This the Apostle prescribes to Timothy: “Use a little wine for thy stomachs sake, and thy frequent infirmities.” (1st to Timothy 23.) That is, use wine on the account of the weakness of your stomach, but only moderately to avoid drunkenness, for in much wine is luxury. Again, physicians give bitter medicine, bleed the body, make incisions, and do other things painful to nature. So did the saints say with the Apostle, “But I chastise my body and bring it into subjection, lest perhaps when I have preached to others, I myself should become a cast-away." (1st Epistle to Corinth, chap. ix. 27.) Hence the ancient hermits and anchorets led a life quite opposed to the pleasures and delight of the flesh, in fastings and watchings, lying on the ground in sackcloth and chastisements; and this they did, not so much through hatred to their body, as to the concupiscences of the flesh.


I will mention one example out of many. St. Jerome mentions in the life of St. Hilarian, that when he felt himself tempted by impure thoughts, he thus addressed his body: "I will not let you kick, nor will I feed you with corn, but with chaff; I will tame you by hunger and thirst; I will load you with heavy weights, and accustom you to heat and cold, so that you shall think more of food than of pleasure." Again: in order to exercise the body, physicians prescribe walking, playing at ball, or any other like exercise; so also in order to preserve the health of the soul, we ought, if truly desirous of our salvation, to spend some time every day in meditating on the mysteries of our redemption, or the four last things, or some other pious subjects. And if we cannot of ourselves furnish subjects for meditation, we should spend some time in reading the Holy Scriptures, the Lives of the Saints, or some other good book.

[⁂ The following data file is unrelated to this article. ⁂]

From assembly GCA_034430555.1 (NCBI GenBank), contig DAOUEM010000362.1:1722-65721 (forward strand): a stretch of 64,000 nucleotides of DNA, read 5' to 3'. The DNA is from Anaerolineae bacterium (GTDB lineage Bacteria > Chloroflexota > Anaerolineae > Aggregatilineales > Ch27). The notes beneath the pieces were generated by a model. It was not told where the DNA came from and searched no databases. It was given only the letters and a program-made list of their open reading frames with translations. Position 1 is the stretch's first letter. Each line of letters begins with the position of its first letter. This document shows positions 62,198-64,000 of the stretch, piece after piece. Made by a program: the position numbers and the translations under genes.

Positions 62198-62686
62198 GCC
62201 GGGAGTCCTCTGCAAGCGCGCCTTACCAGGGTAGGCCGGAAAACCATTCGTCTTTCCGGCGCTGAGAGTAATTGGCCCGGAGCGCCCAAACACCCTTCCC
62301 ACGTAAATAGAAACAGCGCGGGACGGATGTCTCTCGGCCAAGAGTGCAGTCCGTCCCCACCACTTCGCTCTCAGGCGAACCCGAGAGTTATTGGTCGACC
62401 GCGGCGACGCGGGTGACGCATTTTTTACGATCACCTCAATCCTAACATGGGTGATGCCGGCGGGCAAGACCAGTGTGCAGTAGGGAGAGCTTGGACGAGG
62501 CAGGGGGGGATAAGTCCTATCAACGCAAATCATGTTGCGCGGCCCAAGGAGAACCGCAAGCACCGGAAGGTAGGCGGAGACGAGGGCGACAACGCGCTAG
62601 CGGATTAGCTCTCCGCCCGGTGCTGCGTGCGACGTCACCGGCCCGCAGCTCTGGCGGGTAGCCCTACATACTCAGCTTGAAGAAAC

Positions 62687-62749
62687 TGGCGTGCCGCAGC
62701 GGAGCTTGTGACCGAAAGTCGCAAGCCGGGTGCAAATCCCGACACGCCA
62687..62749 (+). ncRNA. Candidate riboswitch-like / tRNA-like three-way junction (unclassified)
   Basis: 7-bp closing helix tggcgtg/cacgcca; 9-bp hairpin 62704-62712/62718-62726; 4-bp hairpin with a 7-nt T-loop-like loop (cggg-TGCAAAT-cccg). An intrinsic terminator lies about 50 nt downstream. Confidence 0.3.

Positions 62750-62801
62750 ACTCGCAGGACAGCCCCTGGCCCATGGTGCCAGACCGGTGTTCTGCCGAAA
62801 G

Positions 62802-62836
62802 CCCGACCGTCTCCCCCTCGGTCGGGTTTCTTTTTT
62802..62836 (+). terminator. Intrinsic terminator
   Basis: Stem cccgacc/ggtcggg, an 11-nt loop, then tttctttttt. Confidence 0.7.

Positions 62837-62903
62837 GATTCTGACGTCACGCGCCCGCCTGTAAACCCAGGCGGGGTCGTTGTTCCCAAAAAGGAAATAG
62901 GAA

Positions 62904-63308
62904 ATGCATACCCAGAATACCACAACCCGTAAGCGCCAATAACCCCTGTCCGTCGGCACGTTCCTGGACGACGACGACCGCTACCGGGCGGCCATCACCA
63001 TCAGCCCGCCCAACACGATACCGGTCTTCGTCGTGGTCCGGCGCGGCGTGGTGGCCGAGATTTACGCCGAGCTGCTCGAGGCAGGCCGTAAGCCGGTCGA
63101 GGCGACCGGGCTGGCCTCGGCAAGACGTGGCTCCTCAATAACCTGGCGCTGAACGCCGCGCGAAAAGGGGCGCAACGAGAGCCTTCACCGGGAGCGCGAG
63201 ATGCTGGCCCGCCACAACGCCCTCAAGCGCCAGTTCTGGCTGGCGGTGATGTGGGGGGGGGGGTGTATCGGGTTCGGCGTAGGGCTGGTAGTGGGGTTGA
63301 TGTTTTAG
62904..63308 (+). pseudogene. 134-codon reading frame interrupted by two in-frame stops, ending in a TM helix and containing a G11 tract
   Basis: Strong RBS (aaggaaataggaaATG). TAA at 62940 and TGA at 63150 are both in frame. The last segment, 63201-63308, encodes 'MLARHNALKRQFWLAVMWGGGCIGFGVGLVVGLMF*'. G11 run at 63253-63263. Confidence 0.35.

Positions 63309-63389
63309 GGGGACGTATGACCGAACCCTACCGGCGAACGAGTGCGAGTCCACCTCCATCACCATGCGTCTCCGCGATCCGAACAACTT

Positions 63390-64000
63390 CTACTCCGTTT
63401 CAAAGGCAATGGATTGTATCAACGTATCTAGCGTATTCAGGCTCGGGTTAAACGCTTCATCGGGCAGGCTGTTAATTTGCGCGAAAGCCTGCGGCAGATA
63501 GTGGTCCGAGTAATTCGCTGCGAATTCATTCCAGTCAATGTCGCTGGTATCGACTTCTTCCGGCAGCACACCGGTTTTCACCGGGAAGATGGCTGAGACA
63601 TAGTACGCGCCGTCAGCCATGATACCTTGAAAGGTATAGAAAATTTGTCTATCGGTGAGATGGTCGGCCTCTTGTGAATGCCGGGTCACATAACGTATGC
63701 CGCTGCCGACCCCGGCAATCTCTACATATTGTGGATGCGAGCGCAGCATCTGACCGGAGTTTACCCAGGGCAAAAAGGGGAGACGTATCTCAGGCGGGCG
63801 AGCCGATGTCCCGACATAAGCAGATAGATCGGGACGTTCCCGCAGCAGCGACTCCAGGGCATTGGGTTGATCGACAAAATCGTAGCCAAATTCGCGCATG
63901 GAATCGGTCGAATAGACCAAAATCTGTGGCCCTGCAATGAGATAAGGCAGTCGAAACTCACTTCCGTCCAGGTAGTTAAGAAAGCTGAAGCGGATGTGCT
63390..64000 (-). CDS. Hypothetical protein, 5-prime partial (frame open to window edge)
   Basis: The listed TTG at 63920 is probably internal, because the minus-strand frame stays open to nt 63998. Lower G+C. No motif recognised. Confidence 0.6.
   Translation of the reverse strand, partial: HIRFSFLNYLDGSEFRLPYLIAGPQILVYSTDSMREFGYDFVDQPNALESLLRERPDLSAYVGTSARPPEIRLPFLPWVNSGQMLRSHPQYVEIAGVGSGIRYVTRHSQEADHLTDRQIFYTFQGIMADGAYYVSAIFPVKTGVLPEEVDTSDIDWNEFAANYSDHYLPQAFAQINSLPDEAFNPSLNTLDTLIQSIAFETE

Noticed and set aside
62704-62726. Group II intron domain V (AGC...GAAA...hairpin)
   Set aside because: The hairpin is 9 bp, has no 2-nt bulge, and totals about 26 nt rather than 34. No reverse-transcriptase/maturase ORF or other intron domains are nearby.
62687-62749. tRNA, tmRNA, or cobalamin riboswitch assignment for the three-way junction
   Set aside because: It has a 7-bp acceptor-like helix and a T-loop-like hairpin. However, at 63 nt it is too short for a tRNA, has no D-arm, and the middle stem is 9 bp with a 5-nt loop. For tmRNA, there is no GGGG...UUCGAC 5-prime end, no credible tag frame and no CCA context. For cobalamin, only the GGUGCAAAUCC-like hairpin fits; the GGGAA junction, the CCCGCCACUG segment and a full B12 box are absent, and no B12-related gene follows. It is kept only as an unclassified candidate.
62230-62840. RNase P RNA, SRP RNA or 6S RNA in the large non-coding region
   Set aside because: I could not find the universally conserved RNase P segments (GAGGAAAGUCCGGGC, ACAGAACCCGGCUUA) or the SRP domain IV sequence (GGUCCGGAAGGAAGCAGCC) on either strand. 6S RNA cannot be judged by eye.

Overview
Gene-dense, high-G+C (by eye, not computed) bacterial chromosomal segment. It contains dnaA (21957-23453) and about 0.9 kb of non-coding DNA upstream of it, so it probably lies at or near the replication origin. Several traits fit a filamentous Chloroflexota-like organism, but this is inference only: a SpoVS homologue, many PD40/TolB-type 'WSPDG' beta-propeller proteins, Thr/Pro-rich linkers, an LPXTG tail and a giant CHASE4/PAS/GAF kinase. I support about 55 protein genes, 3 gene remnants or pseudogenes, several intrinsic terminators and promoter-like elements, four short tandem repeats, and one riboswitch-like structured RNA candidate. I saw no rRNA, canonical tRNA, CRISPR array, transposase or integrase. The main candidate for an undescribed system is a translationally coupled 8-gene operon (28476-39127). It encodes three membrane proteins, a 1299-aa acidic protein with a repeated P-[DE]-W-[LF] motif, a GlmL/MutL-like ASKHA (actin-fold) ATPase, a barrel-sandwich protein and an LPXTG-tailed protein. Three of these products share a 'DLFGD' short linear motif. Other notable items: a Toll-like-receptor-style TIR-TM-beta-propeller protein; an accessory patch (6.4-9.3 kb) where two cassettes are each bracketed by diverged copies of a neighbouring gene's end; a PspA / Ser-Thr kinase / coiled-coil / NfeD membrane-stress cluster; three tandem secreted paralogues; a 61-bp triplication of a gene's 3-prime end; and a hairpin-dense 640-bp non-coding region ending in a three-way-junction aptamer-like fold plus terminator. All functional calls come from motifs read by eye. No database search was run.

In fine, a powerful remedy against temptations of the flesh and all sins of impurity, is to fly idleness; for no one is more exposed to such temptations, than he who has nothing to do, who spends his time in gazing at people put of the window, or in chatting with his friends, & c. But on the contrary, none are more free from impure temptations, than those who spend the whole day in agricultural labours and in other arts. for our example in this respect, our Saviour chose poor parents, that by His own labour He might procure food for them; and before He began the labours of his mission, He allowed Himself to be called the Son of a carpenter, whom He assisted in his work. It was said of Him, “Is not this the carpenter, the Son of Mary?" I may add, that working men and peasants should be content with their lot, since the wisdom of God chose that state for Himself, His Mother, and His reputed Father; not because they stood in need of such remedies, but that they might admonish us to fly idleness, if we wish to avoid many sins.


Thus ends my presentation of the great work of St. Robert Bellarmine, the Art of Dying Well (Ars bene moriendi).  If you wish to review the full text, you can find it here:

Live well.